When Kimberly Peirce made Boys Don’t Cry two decades ago, she created the movie as a labor of love. The University of Chicago alum wanted to tell the story of Brandon Teena, to honor the courage and imagination of a trans person who lost his life in pursuit of his true self.
But the small, independent film became a surprise hit and cultural touchstone, one that established Peirce as a director and helped shape a national conversation about gender and sexual identity.
None of that would have been possible without UChicago, Peirce insisted during a recent visit to campus. This is where she got lost in the study of Shakespeare and history and physics—and where she met a young professor whose honest advice transformed her career path.
“We really have to celebrate Lauren Berlant,” said Peirce, AB’90. “She took me under her wing. She gave me permission to dream, and to follow my great passion to tell stories.”
A renowned literary scholar and cultural theorist, Berlant had arrived at UChicago only a year before Peirce—and had done so with a willingness to expand the educational canon, highlighting writers such as Julia Kristeva and Monique Wittig in a class on lesbian feminist theory.
That class felt to Peirce like “a beacon,” calling her toward the value of voices that weren’t male, straight and white. When she returned to Hyde Park following a two-year hiatus in Asia, where she worked as a photographer to save money for her studies, Peirce told Berlant that she wanted to become an academic.
“She rightly told me, ‘I just don’t think you’re cut out for it,’” Peirce said to an audience waiting to watch a screening of Boys Don’t Cry. “So sometimes, teachers tell you what you’re not supposed to do.”
Sitting a few rows back at the Logan Center for the Arts, Berlant raised her hand: “I just want to say that there was another part of that sentence, which is, ‘You’re really great at reading film.’”
It was a talent that Peirce herself had not yet identified. Her conversation with Berlant prompted her to enroll at Columbia University, where she wrote a graduate thesis that became the script for Boys Don’t Cry. The feature film eventually won Hilary Swank an Oscar for her portrayal of Brandon Teena.
“To make a movie like Boys, I had to be classically trained in film, but I also had to be schooled in terms of gender and sexual identity,” said Peirce, who at the time was discovering her own queerness. “I had to access both the classical side and then the radical, personal side.”
When Brandon Teena’s 1993 death became a national headline, Peirce was captivated by “the power of this person’s imagination”—by his ability to follow his desires even without the language to navigate them. She soon traveled to the murder trial in Falls City, Nebraska, joining the activist group Transexual Menace, which included Riki Anne Wilchins and Kate Bornstein. Over the next five years, Peirce accumulated thousands of pages of research, including court transcripts, news clips and interviews she conducted with those who knew Brandon. While casting for the lead role, she recorded hundreds of auditions and rehearsals, including many with trans men, drag kings and other non-binary actors.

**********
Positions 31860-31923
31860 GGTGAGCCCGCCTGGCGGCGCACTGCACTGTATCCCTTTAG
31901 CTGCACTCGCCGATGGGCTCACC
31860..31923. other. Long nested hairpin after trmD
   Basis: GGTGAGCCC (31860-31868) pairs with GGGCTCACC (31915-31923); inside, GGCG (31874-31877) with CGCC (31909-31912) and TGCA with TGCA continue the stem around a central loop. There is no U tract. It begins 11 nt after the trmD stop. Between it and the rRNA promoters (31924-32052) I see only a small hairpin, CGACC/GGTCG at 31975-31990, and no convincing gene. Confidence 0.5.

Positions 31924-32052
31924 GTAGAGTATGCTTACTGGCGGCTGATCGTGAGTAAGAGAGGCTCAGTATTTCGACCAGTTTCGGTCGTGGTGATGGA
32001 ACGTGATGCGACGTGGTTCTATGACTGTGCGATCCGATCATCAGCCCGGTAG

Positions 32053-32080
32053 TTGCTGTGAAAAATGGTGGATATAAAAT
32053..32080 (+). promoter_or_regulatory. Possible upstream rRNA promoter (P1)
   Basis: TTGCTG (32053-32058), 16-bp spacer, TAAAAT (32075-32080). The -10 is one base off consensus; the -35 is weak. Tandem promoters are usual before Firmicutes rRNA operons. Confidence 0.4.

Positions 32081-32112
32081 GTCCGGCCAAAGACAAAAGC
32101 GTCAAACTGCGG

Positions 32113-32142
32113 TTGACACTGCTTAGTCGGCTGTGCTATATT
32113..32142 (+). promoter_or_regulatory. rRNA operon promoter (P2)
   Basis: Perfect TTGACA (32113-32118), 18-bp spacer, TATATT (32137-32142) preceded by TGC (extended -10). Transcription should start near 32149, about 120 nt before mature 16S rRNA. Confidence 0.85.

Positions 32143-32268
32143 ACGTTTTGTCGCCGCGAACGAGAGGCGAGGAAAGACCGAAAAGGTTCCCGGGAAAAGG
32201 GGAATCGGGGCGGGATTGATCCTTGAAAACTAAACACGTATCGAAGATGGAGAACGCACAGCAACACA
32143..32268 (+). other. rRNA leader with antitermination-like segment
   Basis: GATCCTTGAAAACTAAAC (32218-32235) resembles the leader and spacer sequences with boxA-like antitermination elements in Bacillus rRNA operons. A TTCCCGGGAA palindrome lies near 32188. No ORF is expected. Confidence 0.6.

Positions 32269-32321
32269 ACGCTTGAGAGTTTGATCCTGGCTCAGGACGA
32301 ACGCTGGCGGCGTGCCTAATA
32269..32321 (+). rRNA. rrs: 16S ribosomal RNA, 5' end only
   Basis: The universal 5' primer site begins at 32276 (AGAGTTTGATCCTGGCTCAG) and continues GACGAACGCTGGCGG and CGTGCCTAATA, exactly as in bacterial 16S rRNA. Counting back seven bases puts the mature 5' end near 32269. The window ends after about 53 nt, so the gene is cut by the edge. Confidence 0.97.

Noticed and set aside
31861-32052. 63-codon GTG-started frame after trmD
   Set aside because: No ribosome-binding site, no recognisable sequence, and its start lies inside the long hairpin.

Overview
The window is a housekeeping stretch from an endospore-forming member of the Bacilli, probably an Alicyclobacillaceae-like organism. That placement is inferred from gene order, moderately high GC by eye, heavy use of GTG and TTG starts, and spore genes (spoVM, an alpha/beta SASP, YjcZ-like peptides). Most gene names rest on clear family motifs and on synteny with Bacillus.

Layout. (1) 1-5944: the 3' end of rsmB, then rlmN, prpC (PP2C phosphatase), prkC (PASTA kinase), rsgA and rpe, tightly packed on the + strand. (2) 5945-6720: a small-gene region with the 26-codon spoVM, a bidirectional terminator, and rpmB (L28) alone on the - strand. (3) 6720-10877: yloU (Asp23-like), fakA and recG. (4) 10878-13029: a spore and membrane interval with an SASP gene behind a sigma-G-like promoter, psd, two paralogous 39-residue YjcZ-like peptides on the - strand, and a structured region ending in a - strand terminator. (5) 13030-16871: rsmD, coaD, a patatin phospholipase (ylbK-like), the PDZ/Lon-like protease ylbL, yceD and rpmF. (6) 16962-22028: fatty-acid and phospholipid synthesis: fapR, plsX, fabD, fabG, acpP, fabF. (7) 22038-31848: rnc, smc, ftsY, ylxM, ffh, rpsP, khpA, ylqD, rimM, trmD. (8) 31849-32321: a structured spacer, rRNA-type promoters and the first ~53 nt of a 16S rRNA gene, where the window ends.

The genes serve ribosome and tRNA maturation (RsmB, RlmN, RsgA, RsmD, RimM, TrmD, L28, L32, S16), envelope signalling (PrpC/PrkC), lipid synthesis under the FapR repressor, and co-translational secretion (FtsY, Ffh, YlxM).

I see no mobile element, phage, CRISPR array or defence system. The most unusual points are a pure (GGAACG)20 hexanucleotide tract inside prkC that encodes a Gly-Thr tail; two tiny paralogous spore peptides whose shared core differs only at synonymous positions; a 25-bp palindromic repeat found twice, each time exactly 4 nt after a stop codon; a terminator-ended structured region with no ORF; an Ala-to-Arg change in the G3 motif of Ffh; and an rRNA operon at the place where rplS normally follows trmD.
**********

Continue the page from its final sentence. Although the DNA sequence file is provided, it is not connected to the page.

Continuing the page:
Peirce is gathering those materials to donate to the Academy of Motion Picture Arts and Sciences, which will preserve them at the Margaret Herrick Library in Beverly Hills, California. For Peirce, making the collection accessible illuminates the creative constraints of a two-hour film. It also marks a step toward the “necessary saving and archiving of queer history,” and invites the public to better understand a life that still captivates her.
Following the on-campus screening organized by UChicago’s Film Studies Center, Peirce sat with a faculty panel that featured Berlant, the George M. Pullman Distinguished Service Professor in English, as well as Prof. C. Riley Snorton and Asst. Prof. Kris Trujillo.
Peirce reflected on how public discussion of trans and queer issues has shifted since Boys Don’t Cry premiered in 1999, disseminating language and concepts that weren’t commonplace for an earlier generation. Berlant brought up the movie’s depiction of stalking, as well as the tenderness of its final romantic scene. Snorton, a black and trans scholar, pointed out the film’s themes of confinement and escape, and the moments of ritualized masculinity that made him feel “ill at ease.”
“People tell me that I’m rigorous,” Peirce said in an interview the next day. “I got that from here. Most film directors are not sitting on panels with academics talking to them about contemporary theory. I’m able to do that partly because I was trained here.”